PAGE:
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Information for New GWCC Customers


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From the the Senate Intelligence Committee:
"Any computer connected to or containing modems that allow external connectivity to computer networks such as the Internet. Such computers are vulnerable to attacks by unauthorized persons." the report said.

From the Philadelphia Inquirer:
A survey by the Sans Institute, a Bethesda, Md., research group, said network security administrators earned $56,442 a year on average in 1999, an increase of 11.47 percent from 1998.

- "Computer security has been important for many years, but the recent increase in online retailing and business-to-business transactions has made it a top priority."

- "Last month's . . . attacks help yet another few people learn about the perils of security," said Rob Kolstad, Sans Institute program manager.

Any business that wants to build an e-commerce presence and have an internal network (intranet) connected to the internet will have to address certain needs:

Establishing a Written Security Policy

The establishment of guidelines that will constitute an adequate written security policy includes, but is not limited to:
  1. An inventory of all machines and users involved in any activities on the network
  2. Determination and implementation of security measures
  3. A plan for backing up of information and usage of back-ups when the need arises
  4. Disaster Recovery


  1. Dial-up Modem

    With a dial-up modem (33.6 K, 56 K) the transfer rates are dependable. If you establish a connection to your provider, your ability to "surf" the internet and accomplish other tasks is generally consistent. The overall speed or transfer rate is slower than a cable modem or DSL, but there are exceptions to take note of, and we will mention those in the other sections.

    A stand alone computer using a dial-up modem connection poses no security risk to an office network, since there are no wires running between the stand alone and other computers. This is by far the lowest cost way to go with connectivity, but if efficiency becomes a problem, then other technologies offer better solutions.

  2. Cable Modems

    Cable Modems generally achieve speeds up to 512 K. The main exception to this is that a cable subscriber's bandwidth is shared with the "neighborhood". This means that other cable internet subscribers in your immediate vicinity are sharing your pipeline. This can cause painstakingly slow transfer rates during peak hours or because of extraordinary usage. The security offered by cable modems is nil. There are more and more cases of systems being compromised through cable connections. No one is immune, and many attacks are automated with no specific target in mind.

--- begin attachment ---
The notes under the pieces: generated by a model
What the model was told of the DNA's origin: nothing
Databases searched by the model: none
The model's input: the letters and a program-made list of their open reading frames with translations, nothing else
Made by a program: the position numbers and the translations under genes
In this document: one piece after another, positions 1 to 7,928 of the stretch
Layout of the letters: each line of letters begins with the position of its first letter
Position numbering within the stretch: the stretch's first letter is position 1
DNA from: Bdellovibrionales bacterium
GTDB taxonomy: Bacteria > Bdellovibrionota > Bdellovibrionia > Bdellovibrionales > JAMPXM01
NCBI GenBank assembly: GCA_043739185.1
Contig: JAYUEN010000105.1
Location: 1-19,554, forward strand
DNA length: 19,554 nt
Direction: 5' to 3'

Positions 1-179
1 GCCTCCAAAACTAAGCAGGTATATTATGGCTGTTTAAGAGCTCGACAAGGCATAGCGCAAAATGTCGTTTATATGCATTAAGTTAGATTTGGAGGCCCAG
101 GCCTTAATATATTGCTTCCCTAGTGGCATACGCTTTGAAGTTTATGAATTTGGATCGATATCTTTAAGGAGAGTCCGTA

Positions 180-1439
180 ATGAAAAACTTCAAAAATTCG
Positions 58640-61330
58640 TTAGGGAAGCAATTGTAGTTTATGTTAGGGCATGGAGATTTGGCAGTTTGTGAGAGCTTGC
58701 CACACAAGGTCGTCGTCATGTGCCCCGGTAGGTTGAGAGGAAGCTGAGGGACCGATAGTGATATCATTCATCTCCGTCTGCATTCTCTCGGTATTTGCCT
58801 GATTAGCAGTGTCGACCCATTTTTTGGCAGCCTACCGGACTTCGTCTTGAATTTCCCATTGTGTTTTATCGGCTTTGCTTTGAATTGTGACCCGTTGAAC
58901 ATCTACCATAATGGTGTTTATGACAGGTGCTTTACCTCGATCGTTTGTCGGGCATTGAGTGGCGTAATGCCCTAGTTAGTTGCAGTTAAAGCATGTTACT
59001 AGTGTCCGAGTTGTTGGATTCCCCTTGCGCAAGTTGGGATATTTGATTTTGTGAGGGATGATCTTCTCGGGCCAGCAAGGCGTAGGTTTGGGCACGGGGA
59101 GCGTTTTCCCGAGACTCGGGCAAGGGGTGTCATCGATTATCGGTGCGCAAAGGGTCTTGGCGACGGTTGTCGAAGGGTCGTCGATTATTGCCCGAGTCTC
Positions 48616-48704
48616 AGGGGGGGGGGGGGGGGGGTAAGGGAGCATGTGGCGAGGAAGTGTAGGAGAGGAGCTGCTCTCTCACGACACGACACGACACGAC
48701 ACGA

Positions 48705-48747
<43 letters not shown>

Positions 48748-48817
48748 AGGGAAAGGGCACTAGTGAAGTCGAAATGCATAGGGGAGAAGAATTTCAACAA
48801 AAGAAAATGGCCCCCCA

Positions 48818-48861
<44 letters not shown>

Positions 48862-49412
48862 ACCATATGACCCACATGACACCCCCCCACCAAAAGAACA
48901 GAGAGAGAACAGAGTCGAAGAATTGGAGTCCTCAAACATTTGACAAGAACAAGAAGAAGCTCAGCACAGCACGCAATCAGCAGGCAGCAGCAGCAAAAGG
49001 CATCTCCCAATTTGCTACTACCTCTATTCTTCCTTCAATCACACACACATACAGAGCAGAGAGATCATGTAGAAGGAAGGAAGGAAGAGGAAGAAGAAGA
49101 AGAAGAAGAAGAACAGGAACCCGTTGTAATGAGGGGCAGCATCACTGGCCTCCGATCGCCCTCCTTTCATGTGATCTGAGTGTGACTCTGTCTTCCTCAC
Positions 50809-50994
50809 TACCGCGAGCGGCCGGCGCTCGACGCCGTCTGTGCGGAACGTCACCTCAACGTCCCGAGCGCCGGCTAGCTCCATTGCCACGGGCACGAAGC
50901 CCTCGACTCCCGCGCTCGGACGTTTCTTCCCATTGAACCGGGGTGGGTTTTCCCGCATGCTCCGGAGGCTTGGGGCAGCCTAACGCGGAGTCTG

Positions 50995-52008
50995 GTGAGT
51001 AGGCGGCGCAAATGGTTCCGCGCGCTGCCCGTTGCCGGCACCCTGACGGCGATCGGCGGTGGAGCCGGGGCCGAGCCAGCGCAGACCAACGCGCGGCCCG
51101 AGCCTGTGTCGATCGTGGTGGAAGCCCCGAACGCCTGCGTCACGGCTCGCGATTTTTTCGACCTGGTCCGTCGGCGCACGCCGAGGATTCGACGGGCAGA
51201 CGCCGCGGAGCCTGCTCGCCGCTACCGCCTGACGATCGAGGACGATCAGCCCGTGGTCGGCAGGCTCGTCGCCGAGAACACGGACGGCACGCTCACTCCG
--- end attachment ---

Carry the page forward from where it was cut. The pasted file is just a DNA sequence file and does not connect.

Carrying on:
3. DSL (Digital Subscriber Line)

    Currently DSL offers speeds from 128 Kbps. A range of speeds is available with faster connections costing increasing amounts of money per month.

    There are two types of DSL: ADSL and SDSL or Asymmetrical and Symmetrical. The biggest difference between the two is that ADSL does not allow for bi-directional high speed movement. In other words, although you may be able to receive files, or surf the internet at high speeds, you cannot send information out very rapidly.

    SDSL does allow high speeds in both directions, but is more costly.

    DSL technology, in general, offers very little in the way of built-in security.

It is generally not recommended that a network be hooked up to the internet via a cable modem or a DSl connection, at least not without the implementation of a security plan.

Security/Firewall Administration

Many commercial "firewalls", a combination of computer hardware and software that are designed to thwart off break-in attempts, are readily available. Unfortunately, none of these are 100% bulletproof. Most software has been worked around by the latest methods developed by hackers.

Some email and web browser programs also pose serious threats to internet security. Users of these kinds of programs owe it to themselves to be educated about thses issues.

A combination of measures must be implemented to have the best chance of securing one's systems. Experience has shown that these measures include:

The Internet allows administration from locations other than where the machine to be administered is actually located. Normal adminisitration should not be visible to the system users behind the firewall.

Network (Intranet) Administration

A network administrator is needed to maintain the systems that allow for such functions as file sharing and printer sharing. The scope of this administrator covers network server maintenance and upgrades, software installation, and end user education. The on-going time commitment of the network administrator is dependent on the size of the network, type of server(s), age and condition of the computers, applications in use and the level of expertise of the users.

Some of this function can be done remotely using programs like PC Anywhere running on Windows based network software. If a site is running UNIX, VMS, Linux or other platforms then the administration can all be done remotely. In the case when an on-site administratior is needed, this item will have to treated as budgeting for a full-time employee.

Web Administration

Web administration covers maintenance of website front-end and back-end e-commerce functions. Most of this work can be done remotely by the web administrator, unless he or she is an employee. In this case, there will be the need for interaction between the administrator and the internet service provider.

The Philadelphia Spirit Experiment Publishing Company
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